Good dairy farms have established preparation steps that include disinfection, forestripping, teat-drying, milker attachment within the appropriate time period, alignment, on-time detachment and post-dipping. “Our objective is to dip clean, dry teats,” said Smith. “It’s that simple. You should feel comfortable drinking that milk right from that teat.” The goal is to have as little bacteria on the teat as possible at the time of attachment to prevent the risk of mastitis and reduce bacteria count. Smith suggests occasionally using alcohol swabs on teat ends after prepping to check cleanliness.
“I’m a fan of gloves,” said Smith. “The main goal of wearing gloves is to reduce the risk of spreading disease on our hands. There is no way to get our hands as clean as latex or nitrile gloves – there are too many cracks and crevices.” Another good practice is one towel per cow, whether they’re soft, washable towels or paper.
There are numerous pre-dipping options, and Smith says she prefers foams or dips rather than sprays. “If you pre-spray, wrap a paper towel around the teat to see what kind of coverage you have,” she said. “It’s actually hard to achieve good coverage with spray compared to dip.”
A well-stimulated teat means good oxytocin release. “Forestripping will give the best oxytocin release,” said Smith. “She can feel your fingers on her teats, and her pituitary gland releases oxytocin which goes into her bloodstream. The epithelial cells of her mammary gland contract and release milk, then push it down into the teat cistern.” Smith says that process takes about 60 seconds. Tie-stall milking requires more careful timing simply because isn’t easy to gauge when one unit comes off and goes on the next cow. “Sometimes we prep the next cow too early, and we miss the oxytocin let-down,” said Smith. “If the unit is attached too early, milk-out will take longer.”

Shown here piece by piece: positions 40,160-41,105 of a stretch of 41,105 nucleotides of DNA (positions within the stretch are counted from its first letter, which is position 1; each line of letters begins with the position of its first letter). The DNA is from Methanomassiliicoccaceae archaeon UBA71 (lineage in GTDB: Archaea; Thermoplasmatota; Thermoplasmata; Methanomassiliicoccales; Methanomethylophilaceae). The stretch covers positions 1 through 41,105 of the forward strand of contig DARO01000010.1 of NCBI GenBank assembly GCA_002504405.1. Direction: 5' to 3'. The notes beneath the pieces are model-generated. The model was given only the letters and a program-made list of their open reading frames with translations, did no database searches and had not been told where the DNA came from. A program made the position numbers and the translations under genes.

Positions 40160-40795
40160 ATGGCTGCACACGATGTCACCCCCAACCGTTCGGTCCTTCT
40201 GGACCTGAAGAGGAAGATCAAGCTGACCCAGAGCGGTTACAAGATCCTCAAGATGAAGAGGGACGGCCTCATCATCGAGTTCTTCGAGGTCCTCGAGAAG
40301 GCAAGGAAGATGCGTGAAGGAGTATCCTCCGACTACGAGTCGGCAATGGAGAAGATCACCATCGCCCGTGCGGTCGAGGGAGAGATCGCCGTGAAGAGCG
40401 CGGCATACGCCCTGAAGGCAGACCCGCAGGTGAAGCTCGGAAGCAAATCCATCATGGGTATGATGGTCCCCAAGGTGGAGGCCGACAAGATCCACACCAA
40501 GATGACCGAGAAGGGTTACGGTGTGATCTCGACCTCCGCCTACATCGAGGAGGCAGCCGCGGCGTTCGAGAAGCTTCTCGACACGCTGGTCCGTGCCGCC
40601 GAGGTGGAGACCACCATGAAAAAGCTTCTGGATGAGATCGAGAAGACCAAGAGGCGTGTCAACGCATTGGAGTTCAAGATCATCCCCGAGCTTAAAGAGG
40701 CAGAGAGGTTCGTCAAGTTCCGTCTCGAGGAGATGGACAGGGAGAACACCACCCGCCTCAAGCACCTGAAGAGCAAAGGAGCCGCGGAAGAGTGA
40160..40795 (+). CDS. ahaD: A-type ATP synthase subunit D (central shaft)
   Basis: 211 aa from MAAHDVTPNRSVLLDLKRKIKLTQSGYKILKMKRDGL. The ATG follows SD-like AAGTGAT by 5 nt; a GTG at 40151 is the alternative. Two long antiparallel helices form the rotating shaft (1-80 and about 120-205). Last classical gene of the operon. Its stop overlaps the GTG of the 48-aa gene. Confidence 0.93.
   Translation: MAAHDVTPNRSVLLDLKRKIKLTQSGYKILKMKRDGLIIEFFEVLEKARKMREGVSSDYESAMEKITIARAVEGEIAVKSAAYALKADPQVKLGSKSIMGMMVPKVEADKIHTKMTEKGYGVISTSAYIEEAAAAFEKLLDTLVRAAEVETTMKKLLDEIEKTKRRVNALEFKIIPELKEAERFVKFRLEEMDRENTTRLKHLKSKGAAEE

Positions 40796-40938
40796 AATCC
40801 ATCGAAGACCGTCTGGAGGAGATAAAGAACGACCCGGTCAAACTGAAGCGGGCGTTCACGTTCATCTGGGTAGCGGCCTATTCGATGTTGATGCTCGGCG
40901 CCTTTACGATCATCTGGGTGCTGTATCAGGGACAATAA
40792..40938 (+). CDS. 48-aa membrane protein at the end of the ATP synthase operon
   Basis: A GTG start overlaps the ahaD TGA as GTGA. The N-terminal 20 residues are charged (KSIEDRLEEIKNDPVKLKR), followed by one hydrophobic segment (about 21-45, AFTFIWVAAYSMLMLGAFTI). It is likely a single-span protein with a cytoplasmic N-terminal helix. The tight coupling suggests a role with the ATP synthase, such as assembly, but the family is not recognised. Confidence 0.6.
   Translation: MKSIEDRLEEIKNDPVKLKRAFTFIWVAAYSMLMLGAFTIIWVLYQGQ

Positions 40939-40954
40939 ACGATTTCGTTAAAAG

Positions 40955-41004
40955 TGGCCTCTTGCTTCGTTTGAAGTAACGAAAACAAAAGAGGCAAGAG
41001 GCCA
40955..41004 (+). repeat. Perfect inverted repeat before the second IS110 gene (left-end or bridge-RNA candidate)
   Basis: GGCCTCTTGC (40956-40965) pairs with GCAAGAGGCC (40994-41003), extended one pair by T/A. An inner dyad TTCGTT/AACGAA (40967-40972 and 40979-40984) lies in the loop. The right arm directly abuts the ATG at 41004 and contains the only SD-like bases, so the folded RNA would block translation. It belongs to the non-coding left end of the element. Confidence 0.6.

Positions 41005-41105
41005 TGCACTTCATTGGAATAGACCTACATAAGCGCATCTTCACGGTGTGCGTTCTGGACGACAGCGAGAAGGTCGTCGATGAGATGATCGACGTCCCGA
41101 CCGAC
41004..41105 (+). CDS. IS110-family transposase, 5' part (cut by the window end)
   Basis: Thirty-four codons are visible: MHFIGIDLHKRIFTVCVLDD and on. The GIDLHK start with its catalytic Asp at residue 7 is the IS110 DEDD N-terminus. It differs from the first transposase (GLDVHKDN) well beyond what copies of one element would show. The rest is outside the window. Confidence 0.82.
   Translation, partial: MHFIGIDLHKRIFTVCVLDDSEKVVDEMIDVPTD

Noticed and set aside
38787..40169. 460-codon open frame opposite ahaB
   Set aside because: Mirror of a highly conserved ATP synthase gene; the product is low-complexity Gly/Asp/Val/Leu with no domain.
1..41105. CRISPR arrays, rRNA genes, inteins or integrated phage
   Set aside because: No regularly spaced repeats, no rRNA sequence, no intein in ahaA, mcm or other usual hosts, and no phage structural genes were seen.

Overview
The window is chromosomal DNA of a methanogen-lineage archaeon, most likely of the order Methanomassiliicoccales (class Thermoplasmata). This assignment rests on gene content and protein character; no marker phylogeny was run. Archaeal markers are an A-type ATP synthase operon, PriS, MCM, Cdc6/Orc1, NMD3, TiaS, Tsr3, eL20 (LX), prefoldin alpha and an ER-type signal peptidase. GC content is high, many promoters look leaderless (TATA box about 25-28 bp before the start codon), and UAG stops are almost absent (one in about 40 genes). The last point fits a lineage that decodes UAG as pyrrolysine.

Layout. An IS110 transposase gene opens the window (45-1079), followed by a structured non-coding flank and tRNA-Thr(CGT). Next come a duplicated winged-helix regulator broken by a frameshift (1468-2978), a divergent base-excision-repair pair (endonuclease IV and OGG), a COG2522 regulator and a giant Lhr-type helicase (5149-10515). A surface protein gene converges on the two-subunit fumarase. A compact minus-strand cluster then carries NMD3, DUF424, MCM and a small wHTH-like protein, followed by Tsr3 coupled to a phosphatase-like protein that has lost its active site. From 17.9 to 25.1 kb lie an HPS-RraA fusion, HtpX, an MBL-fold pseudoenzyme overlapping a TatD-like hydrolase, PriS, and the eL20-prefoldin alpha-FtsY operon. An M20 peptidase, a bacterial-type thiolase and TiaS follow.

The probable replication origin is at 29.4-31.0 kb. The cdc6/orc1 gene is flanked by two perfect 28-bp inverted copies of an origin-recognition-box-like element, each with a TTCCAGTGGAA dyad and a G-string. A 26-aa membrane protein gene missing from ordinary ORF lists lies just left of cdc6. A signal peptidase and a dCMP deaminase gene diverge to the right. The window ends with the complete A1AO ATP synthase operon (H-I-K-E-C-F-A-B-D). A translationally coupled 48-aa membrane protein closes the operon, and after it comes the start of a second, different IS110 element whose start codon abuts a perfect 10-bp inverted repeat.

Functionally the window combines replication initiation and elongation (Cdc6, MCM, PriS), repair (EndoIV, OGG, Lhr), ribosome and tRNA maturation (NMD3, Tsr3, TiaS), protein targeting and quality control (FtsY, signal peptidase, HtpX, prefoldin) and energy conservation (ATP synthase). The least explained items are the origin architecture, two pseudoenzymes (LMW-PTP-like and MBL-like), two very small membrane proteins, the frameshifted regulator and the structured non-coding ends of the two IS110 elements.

The first milk released is what was present at the time of attachment, and accounts for about 10 to 15 percent of the total milk yield. The rest comes from the alveoli that have contracted and pushed milk to the teat. “Because the unit is pulsing, it’s constantly stimulating her,” said Smith. “As long as oxytocin is primed, oxytocin will continue to work throughout the milking. She won’t stop letting milk down unless something happens to interrupt the flow, like being frightened.”
Without good stimulation, bi-modal milk flow can be the result. Smith says this can occur even in cows that are properly prepped. “It’s easy to see if the bottom shell of the claw is clear or if you have the units with a clear, circular window,” she said. “You put the units on, see milk and all of the sudden it’s dry. You wait and wait, then about 30 seconds later milk starts coming again. That’s because you’ve harvested the cisternal milk first, and the oxytocin finally kicked in and the other milk is released. This increases the amount of time the unit is attached, which means higher vacuum at the beginning, and longer to milk out. The way to avoid it is to stimulate properly and time unit attachment carefully.”